Upland Hardwood Ecology and Management RWU-4157

Picture of Upland Hardwoods

Our Mission

Our mission is to develop and disseminate knowledge and strategies for restoring, managing, sustaining, and enhancing the vegetation and wildlife of southern upland hardwood forests. Through experimental studies and modeling, our research program focuses on learning and predicting how upland hardwood-dominated forests and wildlife are affected by natural disturbances or silvicultural activities. We also study how forest composition, regeneration, productivity, and response to disturbances differ across changing environmental conditions such as moisture and fertility gradients.

Understanding the range of responses will enable land managers to better predict changes in forest structure, composition, tree regeneration, productivity, and habitat quality and to develop scientifically-based methods to meet their management and restoration goals.

Our Locations

Our RWU is one of 16 maintained under the Southern Research Station by the USDA Forest Service.

Our research teams are located across the south, strategically placed to conduct research in physiographic subregions of the upland hardwood ecosystems including the southern Appalachian Mountains, the Cumberland Plateau, the Boston Mountains, Missouri Plateau and Huntsville, AL.

Our Scientists and Staff

For a list of RWU 4157 scientists and staff, click here.

Our Partners

Our research partners and collaborators include universities and colleges, State forestry and wildlife agencies, national forests, and many others.

News & Events

Symposium on Natural Disturbances and Historic Range of Variation in Central Hardwood Forests

Symposium on Natural Disturbances and Historic Range of Variation in Central Hardwood Forests

Title: Natural Disturbances and Historic Range of Variation: Type, Frequency, and Post-disturbance Structure in Central Hardwood Forests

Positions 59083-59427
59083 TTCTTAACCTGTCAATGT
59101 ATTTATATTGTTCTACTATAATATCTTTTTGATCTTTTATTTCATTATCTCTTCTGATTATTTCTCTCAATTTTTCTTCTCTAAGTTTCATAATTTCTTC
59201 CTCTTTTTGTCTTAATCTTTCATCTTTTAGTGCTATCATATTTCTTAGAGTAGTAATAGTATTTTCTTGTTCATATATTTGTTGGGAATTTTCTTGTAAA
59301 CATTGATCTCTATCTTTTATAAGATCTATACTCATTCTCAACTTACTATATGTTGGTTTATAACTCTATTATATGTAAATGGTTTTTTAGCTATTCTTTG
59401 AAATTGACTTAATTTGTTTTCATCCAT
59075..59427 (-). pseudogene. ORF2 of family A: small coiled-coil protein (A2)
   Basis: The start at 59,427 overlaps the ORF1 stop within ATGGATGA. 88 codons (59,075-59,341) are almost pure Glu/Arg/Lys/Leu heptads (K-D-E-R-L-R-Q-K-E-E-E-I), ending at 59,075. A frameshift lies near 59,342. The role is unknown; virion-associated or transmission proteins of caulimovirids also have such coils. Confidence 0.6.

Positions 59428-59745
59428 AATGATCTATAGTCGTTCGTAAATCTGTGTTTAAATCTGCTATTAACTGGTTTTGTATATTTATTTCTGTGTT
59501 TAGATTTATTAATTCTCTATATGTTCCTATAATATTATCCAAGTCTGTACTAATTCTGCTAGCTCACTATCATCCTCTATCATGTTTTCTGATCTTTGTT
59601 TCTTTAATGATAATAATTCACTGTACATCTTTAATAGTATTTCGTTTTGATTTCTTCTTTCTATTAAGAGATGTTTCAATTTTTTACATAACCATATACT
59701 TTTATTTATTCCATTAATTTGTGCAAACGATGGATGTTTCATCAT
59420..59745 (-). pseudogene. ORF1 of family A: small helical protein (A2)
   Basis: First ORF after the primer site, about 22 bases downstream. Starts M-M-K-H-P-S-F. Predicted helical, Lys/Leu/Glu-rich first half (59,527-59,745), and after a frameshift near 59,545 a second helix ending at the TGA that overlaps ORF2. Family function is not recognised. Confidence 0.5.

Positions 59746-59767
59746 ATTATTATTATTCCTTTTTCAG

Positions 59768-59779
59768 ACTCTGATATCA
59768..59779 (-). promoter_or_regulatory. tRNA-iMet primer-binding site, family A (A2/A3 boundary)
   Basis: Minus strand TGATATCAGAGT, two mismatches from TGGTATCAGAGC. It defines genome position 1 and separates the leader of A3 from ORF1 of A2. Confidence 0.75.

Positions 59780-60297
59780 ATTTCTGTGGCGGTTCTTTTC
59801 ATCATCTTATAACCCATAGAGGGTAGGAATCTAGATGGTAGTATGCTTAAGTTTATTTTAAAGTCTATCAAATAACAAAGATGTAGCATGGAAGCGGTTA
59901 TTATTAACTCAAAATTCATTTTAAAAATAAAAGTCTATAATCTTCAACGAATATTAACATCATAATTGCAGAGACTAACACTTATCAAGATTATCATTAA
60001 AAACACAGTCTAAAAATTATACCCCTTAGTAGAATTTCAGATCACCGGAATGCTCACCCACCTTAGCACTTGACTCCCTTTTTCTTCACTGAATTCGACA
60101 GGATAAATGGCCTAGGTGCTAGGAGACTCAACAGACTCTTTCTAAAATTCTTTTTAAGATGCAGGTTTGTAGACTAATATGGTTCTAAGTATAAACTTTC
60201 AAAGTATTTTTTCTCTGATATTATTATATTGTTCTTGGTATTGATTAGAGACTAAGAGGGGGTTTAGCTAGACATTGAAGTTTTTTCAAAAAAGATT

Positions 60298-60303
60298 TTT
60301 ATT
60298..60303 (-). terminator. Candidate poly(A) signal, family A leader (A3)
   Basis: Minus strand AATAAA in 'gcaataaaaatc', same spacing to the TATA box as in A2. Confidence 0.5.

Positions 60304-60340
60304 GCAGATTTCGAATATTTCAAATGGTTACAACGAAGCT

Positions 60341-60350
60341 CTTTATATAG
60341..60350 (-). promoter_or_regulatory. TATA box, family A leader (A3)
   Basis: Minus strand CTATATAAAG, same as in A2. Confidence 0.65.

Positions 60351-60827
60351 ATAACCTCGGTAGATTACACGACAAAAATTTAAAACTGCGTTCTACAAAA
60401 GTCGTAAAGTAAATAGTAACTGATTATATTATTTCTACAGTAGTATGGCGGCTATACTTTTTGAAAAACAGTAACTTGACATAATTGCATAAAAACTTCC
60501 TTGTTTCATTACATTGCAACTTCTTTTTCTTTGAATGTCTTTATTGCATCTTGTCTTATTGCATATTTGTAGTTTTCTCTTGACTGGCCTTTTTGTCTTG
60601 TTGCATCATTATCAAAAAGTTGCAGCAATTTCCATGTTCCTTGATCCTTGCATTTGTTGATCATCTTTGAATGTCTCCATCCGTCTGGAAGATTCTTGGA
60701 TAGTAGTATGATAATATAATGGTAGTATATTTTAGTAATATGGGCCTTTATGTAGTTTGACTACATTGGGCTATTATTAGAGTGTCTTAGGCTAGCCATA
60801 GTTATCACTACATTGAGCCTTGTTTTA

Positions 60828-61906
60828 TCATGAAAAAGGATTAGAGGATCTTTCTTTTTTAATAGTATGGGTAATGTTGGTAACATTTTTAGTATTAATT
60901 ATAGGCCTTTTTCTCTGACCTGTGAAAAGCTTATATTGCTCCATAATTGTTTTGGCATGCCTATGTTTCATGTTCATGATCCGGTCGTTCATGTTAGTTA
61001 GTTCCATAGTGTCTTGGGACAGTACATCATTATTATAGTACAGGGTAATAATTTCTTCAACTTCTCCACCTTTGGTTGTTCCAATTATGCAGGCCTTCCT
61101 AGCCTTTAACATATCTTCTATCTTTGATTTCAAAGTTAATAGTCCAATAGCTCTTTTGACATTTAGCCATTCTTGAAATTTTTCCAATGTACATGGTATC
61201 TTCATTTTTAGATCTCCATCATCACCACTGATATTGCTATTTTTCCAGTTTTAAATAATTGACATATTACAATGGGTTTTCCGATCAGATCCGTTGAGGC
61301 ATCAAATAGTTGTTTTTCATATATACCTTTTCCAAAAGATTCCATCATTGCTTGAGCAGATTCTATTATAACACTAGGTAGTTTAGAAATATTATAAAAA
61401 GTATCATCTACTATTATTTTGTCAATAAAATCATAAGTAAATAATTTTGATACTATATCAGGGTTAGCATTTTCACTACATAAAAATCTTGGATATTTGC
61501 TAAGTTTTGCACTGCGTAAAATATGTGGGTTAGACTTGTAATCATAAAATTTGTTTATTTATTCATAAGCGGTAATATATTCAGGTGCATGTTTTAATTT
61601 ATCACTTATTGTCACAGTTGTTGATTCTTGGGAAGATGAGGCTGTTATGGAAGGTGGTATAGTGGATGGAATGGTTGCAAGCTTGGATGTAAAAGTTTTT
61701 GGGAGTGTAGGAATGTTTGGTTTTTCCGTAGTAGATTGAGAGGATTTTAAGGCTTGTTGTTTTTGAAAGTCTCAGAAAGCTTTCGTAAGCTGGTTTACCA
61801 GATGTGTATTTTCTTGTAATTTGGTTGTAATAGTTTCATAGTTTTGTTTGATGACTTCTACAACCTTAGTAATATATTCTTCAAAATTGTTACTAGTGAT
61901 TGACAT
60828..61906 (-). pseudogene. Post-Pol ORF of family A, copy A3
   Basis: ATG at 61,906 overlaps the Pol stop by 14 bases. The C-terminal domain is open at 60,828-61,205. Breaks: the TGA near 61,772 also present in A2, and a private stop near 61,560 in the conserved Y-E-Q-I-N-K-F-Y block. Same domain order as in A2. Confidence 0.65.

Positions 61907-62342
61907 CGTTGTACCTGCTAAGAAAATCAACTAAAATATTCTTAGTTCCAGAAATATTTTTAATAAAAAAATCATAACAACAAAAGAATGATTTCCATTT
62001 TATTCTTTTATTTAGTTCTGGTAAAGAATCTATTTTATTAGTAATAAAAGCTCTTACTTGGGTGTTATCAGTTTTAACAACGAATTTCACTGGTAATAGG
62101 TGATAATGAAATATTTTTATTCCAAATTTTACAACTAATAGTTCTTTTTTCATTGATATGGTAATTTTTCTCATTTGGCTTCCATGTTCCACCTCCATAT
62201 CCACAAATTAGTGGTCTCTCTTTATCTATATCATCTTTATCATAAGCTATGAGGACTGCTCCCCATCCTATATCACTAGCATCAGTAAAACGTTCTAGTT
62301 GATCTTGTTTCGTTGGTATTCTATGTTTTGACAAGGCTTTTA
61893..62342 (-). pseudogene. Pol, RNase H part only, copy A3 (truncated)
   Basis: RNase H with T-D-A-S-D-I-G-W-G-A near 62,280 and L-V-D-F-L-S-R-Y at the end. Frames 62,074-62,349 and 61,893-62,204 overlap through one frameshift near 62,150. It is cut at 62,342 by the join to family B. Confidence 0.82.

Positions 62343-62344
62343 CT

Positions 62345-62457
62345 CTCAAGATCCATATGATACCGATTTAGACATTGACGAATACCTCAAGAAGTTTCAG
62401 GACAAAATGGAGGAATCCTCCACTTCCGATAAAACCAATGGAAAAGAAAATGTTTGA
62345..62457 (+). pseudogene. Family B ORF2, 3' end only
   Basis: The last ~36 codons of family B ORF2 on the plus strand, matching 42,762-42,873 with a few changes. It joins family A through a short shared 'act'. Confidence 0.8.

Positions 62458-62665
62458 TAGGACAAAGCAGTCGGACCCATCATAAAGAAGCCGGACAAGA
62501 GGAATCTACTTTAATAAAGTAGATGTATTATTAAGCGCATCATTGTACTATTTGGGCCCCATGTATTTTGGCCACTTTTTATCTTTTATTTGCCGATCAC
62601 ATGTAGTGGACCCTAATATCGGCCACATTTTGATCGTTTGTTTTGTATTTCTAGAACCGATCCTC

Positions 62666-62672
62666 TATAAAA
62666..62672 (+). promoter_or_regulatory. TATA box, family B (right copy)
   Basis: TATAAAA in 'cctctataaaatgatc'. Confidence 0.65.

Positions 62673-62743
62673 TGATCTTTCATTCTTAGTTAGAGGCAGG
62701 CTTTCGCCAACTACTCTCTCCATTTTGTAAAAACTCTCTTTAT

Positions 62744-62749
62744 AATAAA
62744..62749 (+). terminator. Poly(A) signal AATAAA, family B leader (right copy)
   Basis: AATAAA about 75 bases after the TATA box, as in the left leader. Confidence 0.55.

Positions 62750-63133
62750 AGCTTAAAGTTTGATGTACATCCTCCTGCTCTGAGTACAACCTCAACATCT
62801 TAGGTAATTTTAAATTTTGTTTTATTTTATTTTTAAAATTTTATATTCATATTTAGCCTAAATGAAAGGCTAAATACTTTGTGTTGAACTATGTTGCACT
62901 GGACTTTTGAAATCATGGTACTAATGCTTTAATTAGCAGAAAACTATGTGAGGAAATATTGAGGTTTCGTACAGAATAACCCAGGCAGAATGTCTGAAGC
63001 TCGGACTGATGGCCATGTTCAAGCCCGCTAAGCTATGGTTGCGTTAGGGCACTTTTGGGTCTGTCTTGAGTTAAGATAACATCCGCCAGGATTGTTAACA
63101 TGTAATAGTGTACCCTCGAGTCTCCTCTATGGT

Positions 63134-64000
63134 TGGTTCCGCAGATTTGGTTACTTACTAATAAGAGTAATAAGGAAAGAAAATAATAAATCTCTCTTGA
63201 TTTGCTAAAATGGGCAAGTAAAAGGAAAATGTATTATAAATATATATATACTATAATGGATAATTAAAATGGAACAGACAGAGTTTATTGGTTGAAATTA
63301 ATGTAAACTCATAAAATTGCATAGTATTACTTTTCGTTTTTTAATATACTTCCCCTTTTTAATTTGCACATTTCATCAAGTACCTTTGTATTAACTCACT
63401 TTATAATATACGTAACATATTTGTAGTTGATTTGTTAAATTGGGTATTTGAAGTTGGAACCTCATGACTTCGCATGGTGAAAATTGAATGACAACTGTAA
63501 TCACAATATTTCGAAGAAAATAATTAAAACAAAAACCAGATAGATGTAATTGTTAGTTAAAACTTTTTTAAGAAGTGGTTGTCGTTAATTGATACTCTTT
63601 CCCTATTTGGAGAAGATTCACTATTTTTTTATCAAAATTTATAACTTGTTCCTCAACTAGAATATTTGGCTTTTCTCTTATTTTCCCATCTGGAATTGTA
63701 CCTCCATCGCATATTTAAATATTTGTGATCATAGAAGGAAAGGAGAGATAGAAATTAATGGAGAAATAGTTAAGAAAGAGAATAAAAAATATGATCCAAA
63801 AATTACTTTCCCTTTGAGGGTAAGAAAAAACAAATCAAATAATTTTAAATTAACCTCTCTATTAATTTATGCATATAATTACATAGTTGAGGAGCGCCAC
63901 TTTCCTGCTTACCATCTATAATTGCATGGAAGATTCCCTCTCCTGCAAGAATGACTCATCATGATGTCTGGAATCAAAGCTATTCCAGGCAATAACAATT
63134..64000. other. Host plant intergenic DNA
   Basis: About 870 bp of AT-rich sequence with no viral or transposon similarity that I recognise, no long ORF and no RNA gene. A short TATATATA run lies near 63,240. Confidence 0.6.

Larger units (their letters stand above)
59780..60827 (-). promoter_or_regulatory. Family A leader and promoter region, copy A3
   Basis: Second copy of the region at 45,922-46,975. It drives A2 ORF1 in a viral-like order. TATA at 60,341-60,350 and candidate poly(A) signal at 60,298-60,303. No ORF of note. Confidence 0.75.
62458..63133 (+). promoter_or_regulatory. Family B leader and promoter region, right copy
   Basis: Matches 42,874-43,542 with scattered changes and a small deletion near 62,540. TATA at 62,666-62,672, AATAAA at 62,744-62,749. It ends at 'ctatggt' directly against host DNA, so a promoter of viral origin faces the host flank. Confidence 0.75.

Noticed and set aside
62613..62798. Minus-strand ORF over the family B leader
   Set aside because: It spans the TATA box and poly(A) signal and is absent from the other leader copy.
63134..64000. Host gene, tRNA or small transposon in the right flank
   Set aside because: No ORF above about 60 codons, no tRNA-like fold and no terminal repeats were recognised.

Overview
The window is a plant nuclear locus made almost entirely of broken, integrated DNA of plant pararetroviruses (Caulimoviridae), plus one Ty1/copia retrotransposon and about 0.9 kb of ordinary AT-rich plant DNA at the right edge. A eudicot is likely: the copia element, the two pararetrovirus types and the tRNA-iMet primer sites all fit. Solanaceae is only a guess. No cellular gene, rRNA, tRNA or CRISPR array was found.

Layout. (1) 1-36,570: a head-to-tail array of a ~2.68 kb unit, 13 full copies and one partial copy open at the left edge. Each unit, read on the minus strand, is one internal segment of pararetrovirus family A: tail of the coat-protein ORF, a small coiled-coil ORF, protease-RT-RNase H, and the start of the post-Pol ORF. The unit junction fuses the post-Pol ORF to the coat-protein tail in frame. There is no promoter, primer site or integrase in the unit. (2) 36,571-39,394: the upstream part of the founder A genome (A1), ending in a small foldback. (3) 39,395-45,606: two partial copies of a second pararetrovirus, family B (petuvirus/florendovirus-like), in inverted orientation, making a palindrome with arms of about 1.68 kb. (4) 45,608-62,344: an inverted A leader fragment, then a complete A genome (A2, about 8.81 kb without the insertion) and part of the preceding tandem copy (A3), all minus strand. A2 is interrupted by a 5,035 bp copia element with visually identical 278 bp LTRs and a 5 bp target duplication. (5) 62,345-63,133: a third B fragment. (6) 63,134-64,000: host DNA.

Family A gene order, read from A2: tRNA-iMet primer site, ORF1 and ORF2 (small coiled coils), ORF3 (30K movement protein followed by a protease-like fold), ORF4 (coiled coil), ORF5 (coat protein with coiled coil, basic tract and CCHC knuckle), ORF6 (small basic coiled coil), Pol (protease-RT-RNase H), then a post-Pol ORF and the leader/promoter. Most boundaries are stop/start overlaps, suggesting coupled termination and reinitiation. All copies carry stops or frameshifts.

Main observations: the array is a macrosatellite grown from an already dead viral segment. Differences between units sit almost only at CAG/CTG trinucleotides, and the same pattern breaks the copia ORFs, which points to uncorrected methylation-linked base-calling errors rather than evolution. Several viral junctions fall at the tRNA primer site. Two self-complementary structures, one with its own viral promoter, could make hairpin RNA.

Date: April 3, 2014

Location: Spartanburg Marriott, Spartanburg, South Carolina

Registration Information: The symposium will be held at the annual meeting of the Association of Southeastern Biologists. Attendees must register for the meeting. Fees will be discounted for early registrants.

Expert speakers will address how a wide variety of natural disturbances, including wind, fire, ice, drought, insect pests, oak decline, floods, and landslides, can kill or damage trees across small to large areas in the upland hardwood forests of the Central Hardwoods Region, creating mosaics and gradients of structural conditions and canopy openness within stands and across the landscape.

“The symposium will provide a foundation for discussion of if, and how historic disturbance regimes can guide forest management on national forests and other public lands.” says Cathryn Greenberg, project leader of the SRS Upland Hardwood Ecology and Management unit, and co-organizer of the symposium, along with Beverly Collins of Western Carolina University.

New Book - Sustaining Young Forest Communities: Ecology and Management of Early Successional Habitats in the Central Hardwood Region, USA

Sustaining Young Forest Communities: Ecology and Management of Early Successional Habitats in the Central Hardwood Region, USA

There is a rising concern among natural resource scientists and managers about decline of the many plant and animal species associated with early successional habitats. There is no concise definition of early successional habitats. However, all have a well developed ground cover or shrub and young tree component, lack a closed, mature tree canopy, and are created or maintained by intense or recurring disturbances. Most ecologists and environmentalists agree that disturbances and early successional habitats are important to maintain the diverse flora and fauna native to deciduous eastern forests. Indeed, many species, including several listed as endangered, threatened, sensitive, or of management concern, require the openness and thick cover that early successional habitats can provide. Management of early successional habitats can be based on the "historic natural range of variation", or can involve active forest management based on goals. In this book, expert scientists and experienced land managers synthesize knowledge and original scientific work to address critical questions on many topics related to early successional habitats in the Central Hardwood Region. Our aim is to collate information about early successional habitats, to aid researchers and resource management professionals in their quest to sustain wildlife and plant species that depend on or utilize these habitats.

Upland Hardwood Ecology and Management

Upland Hardwood
Ecology and
Bent Creek Experimental
1577 Brevard Rd.
Asheville, NC 28806

(828) 667-5261 Ph
(828) 667-9097 Fax